How To Perform A Watt Max Test

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Watt max testing is a fast and accurate way to evaluate your training. I usually recommend serious riders to do a couple of these tests through the season.

Why you should do a watt max test

First of all, it is very motivating to follow the progress in performance.

When you work hard to achieve a better performance, it is very satisfying to see that you are not vesting your time. However, even for small increments, the test is sensitive.

Secondly, it is possible to use the test results to modify your training plan. The optimal situation is to evaluate the test results with your cycling coach.

Most of the training plans here on Training4cyclists.com are based on your performance in physical tests.

Watt max test

1. 15 min warm-up
2. 100W workload – increase the intensity with 10W every 30sec.
3. Keep cadence at min. 80rpm.
4. Ride until exhaustion
5. Notice the last completed power output. = P
6. Notice seconds spent at exhaustion power output = T

How to calculate the result from a watt max test
Watt max power = P + (T/30x10W)

Example: A rider gets exhausted after 15 seconds at 280W. Thus, his final completed power output is 270W. Calculation of Watt max power = 270W + (15/30 x 10W) = 275W

8 thoughts on “How To Perform A Watt Max Test”

  1. If you have CyclingPeaks you will also be able to see your peak 1min power for the workout. This is your Watt max Power.

  2. Pingback: How To Find Your Maximum Heart Rate

  3. hi, currently im averaging 200 watts per ten mile hill rides on a good gym stationary bike. im 54 and looking foward to the new riding season. im 180 lbs.and new at watt training, what numbers do i need to acheive to get most out of my riding as outlined. i put in a good effort durring the ten mile hill rides and i know its only ten miles but not all rides are hills for that time frame. any help would be great. thanks jack.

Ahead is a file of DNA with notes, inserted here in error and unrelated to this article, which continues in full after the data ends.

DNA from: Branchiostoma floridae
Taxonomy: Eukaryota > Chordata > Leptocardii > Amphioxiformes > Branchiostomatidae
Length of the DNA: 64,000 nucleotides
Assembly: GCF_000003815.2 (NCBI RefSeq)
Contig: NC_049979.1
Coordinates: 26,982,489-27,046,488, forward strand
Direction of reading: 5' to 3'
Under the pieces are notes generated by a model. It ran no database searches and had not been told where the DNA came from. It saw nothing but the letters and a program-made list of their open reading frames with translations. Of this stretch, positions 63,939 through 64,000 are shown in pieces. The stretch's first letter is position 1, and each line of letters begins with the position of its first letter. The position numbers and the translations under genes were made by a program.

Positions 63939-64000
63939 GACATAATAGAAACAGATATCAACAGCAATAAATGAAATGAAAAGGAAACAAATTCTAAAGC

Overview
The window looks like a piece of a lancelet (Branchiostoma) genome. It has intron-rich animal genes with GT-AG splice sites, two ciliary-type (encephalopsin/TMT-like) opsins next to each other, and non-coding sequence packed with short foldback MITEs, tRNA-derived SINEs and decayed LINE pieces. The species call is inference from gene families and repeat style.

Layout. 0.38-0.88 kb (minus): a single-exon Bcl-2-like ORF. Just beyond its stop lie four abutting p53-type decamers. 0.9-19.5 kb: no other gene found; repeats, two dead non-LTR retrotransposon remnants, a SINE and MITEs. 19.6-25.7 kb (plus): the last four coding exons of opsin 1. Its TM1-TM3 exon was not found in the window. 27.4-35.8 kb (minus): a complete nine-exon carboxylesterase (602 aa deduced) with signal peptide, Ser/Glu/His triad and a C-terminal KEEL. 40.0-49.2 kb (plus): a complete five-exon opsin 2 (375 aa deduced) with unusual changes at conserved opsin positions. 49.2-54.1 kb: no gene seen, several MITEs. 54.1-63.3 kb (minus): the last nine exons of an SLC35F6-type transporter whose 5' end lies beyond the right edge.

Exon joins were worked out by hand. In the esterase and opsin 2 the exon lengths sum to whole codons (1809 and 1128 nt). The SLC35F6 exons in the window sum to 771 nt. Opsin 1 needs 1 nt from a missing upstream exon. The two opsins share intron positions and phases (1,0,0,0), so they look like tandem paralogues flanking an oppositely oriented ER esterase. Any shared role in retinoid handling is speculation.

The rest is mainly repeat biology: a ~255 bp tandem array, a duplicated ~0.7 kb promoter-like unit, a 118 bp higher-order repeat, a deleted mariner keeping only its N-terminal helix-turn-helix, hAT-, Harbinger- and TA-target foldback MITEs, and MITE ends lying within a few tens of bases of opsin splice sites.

4. Im stumped and need some advice from anyone. 8months of hard training. I have my VO2Max at 46( I am 48 YRS OLD) Resting heart rate 48 BPM. So you can say I am fit right? I just completed a 80km MTB race. Quite a tuff one. I rode for 3hours 26min at an average heart rate of 164 BPM! My Max is 176 BPM. I never felt good from beginning to end. Most of the guys in my age group beat me. Any advice??

  5. Hi Jesper, im just starting up the “12 week winter training program” and did the 5 and 30 min watt test.
    I did 310W in the 5 min test, but only 222W in the 30 min test.
    Is this big difference normal or did i just have a bad day in the 30 min test ?
    Regards Søren

  6. Having a difference between the two tests (310/222W) seems reasonable. It depends on what kind of rider you are, so it’s difficult to conclude on a single observation. Good luck with the training program. Please send an email to me if you want to be sure to get feedback and answers on your questions related to the training program.

  7. Hi- I’ve been cycling semi-seriously for the past 10 yrs. I just started using watts (I have a very cool Tacx system) and I am hooked on tracking my performance and improvements. What type of workout would you recommend to improve wattage output over say a 50 min ride? I just started my winter tacx training. Last year I hit a 280 watt average for 50 minutes. I weigh 150 and this winter my goal is to do 2 watts/ lb or 300 watts for 50 minutes. I am almost 60 yrs old.

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